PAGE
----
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President of Whitworth University speaks out after Trump ends DACA

President of Whitworth University...

SPOKANE, Wash. - After President Trump's Monday morning announcement to end the Deferred Action for Childhood Arrivals program, the head of Whitworth University in Spokane spoke out against the move.

"You belong here, we love you and we count you as important citizens of Whitworth," said Whitworth University President Beck A. Taylor, to the school's DACA recipients and undocumented students.

He said he's been in constant communication with the school's undocumented students and their families, offering them aid and guidance. He says he has also been in contact with local immigration enforcement agencies and the sheriff's office and has called talks with them 'productive'.

Taylor joins the heads of 34 community and technical colleges, 10 private institutions and the heads of the six public colleges and universities in the state of Washington in condemning President Trumps decision. The full list of schools and their official statement can be found here.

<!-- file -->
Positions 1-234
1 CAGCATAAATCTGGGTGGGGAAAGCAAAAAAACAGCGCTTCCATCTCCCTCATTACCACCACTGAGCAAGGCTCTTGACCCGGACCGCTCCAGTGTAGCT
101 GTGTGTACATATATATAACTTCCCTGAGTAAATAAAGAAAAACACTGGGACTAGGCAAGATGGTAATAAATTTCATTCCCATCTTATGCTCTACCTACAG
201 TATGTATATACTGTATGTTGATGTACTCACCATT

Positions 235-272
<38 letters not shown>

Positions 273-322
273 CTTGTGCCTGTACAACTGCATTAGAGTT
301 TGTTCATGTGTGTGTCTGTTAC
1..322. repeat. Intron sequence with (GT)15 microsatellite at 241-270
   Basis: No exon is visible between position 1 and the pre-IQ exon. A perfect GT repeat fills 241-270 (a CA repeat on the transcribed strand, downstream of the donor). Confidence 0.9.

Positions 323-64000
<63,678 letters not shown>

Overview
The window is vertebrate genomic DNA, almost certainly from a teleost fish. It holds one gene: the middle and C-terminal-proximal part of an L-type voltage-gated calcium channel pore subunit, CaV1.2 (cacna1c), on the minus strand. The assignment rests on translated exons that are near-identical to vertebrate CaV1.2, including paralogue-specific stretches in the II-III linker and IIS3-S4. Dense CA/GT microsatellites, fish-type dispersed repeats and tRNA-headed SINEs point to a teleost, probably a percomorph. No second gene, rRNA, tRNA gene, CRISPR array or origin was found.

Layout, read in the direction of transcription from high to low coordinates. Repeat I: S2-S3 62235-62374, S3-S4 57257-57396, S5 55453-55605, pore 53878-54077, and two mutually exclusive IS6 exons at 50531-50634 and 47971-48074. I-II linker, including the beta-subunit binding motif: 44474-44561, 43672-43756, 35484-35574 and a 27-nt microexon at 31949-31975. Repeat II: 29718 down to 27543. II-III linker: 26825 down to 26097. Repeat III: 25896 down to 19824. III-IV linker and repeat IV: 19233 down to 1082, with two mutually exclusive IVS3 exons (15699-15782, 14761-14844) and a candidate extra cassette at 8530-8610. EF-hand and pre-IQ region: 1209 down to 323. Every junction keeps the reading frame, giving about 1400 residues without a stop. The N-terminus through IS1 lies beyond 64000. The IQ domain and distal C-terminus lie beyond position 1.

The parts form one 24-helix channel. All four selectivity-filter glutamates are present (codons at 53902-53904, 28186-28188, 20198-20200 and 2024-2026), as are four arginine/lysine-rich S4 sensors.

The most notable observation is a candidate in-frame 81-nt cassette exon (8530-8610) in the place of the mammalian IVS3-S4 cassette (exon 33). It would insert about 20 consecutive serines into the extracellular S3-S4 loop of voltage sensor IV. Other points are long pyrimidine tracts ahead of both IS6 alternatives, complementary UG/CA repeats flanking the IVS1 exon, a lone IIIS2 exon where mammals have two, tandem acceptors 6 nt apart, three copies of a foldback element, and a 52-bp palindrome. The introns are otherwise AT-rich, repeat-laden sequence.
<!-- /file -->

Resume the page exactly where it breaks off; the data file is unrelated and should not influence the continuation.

Its estimated that there are over 18,000 DACA recipients in Washington, many of them students in college.

For Whitworth students like Kamau Chege, a DACA recipient, the end of the program means an uncertain future.

"This is the only country we have ever known and we are determined to stay," he said. "There isn't a limited pie that U.S. citizens and immigrants have to fight over. The pie can grow and everyone can be better off."

On Tuesday he learned that his university president will stand by him.

"The university will not voluntarily release any information about our undocumented students without a warrant, or court order or other legal action," said Taylor.

He says that while the university will walk the fine line of acting within the law, he wants his students to know they belong in the university's community.

"My energies as a university president, and as someone who is looking after the welfare of our undocumented students, will now turn to Washington D.C.," he said.

He says he will work to lobby congressional leaders in order to get new legislation passed that protects the group of undocumented individuals known as "Dreamers".

Taylor says he's been in contact with the congressional delegation for Washington and is hopeful that they will be champions of the Dreamers as Congress is expected to tackle new legislation to protect them.
 


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